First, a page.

lot more than you think. The way equipment is arranged on the boat may also
affect the measurement.

There is no conspiracy here. The assertion that Carrol Marine closed its
doors as a result of slow development of a grand prix rule is preposterous,
and the assertion that the stewards of Americap II, some of whom are
friends and colleagues of mine, would deliberately do anything to harm the
sport of Sailing is offensive.

The Grand Prix Working Party is working hard to find common ground for a
new rule. One should not assume that what the Americans in Chicago want in
a new rule is at all relevant for the Italians or Spanish or Australians or
anyone else. It makes no sense for one group to try to save the world with
a new rule only to find that the others don't want it (remember IRM?). Some
of those countries are actually pretty happy with the system they have now
(IMS), which is working well for them. They might not see change as a good
thing. Common ground first - new rule after that.

* From Dan Nowlan, Offshore Director, US Sailing (In response to Dan
Hirsch on Americap Farr 395 Ratings): Americap is a measurement rule that
generates ratings based on reported data. The Farr 395's in the Chicago Mac
race all are based on the same hull, keel and rudder. However, there are
differences in owner reported rig and sail sizes. Some are significant,
especially among the spinnakers. It is these differences that have caused
the observed rating spread.

The Farr 395 class has not applied to Americap for a one-design rating,
which we would be happy to provide. Such a rating would be based on class
supplied one-design sail and rig configurations. In the absence of a full
one-design rating, Americap rates you for what you actually have.

* From Tim Dick: Americap, like any other handicapping formula (e.g. IRC,
IMS, PHRF) takes into account aspects of individual boats which are often
not factored in or are illegal under class rules. Here are some popular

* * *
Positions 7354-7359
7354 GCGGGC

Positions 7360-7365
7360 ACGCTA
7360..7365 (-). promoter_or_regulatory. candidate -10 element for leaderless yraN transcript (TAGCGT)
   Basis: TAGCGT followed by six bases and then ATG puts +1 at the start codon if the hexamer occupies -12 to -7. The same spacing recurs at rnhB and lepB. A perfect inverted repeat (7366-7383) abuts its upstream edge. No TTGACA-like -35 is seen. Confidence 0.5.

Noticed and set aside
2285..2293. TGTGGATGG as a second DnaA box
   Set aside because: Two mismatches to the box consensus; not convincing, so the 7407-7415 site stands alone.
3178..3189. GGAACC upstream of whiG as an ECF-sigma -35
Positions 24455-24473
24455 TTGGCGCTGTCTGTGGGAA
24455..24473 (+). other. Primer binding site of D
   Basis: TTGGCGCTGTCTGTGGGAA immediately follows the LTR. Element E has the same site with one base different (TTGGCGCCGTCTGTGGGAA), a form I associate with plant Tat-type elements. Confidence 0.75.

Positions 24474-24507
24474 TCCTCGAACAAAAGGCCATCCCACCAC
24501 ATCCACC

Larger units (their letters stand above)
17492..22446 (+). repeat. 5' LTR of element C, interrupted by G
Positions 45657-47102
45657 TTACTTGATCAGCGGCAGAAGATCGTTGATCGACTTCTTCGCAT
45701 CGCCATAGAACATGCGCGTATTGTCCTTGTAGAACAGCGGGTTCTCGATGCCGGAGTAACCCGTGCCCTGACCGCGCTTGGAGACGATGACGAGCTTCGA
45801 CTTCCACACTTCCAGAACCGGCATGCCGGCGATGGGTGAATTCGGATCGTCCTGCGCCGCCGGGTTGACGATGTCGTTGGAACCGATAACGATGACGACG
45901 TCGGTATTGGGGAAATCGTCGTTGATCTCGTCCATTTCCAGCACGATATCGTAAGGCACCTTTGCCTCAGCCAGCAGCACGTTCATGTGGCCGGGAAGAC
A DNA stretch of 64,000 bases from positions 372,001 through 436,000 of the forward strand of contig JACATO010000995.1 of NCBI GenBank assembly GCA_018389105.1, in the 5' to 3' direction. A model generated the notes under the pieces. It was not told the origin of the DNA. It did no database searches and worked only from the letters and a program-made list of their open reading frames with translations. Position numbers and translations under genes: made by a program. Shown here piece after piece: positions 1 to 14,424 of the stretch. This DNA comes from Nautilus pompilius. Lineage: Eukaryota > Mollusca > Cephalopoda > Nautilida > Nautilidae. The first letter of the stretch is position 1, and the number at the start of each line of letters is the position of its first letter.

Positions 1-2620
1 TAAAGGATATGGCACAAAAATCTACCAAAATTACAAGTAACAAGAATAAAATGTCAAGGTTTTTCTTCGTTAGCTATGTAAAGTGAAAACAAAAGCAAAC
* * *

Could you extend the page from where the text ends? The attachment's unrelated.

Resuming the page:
Farr 395 factory options which are not credited in One Design racing, but
significantly affect Americap or any other handicap:

* Two different keel options (an 8 foot and a 6 foot) which are rated
evenly in class racing.
* A popular aft-cabin option which adds 200 lbs.
* Extra batteries which add 150 lbs.
* Electric winches.
* Sails which exceed the class limit 5-sail and/or non-overlapping jib limit.

Even the J/105 class which has extremely tight class rules (which result in
fixed PHRF or Americap racing) has varying non-class Americap (or PHRF)
handicap if the owner chooses to equip it with an over-class-limit 120
percent jib, an over size kite, and class-illegal carbon sails. These sail
changes can lower the J/105 PHRF rating from pure-class 84 to 78 or even
lower. Such changes are frequently done by owners for non-class racing to
simply make the boat go faster. But owners shouldn't whinge that they are
penalized for these "demon tweaks" because their boats are now no longer
true one designs.

* From Bruce Gresham: ears ago Buddy Ebsen spoke at the banquet following
the Governor's Cup race at the Balboa YC. His speech was 5 minutes long,
but everyone remembers what he said...cuz it was so short. Buddy had raced
Thistles. Here is what he said.

A fellow from San Diego would drive up to Newport and pick up a crew
somewhere (anywhere) on the way and win the Thistle series races every time!

One week-end Buddy finally won, but somehow the elation wasn't as great he
had anticipated because he realized that the guy from San Diego didn't show
up. So he told those young racers of the Governor's Cup..."Always
Appreciate Your Opponents." End of speech.

When confronted by a difficult problem, you can solve it more easily by
reducing it to the question, "How would the Lone Ranger handle this?" - Dilbert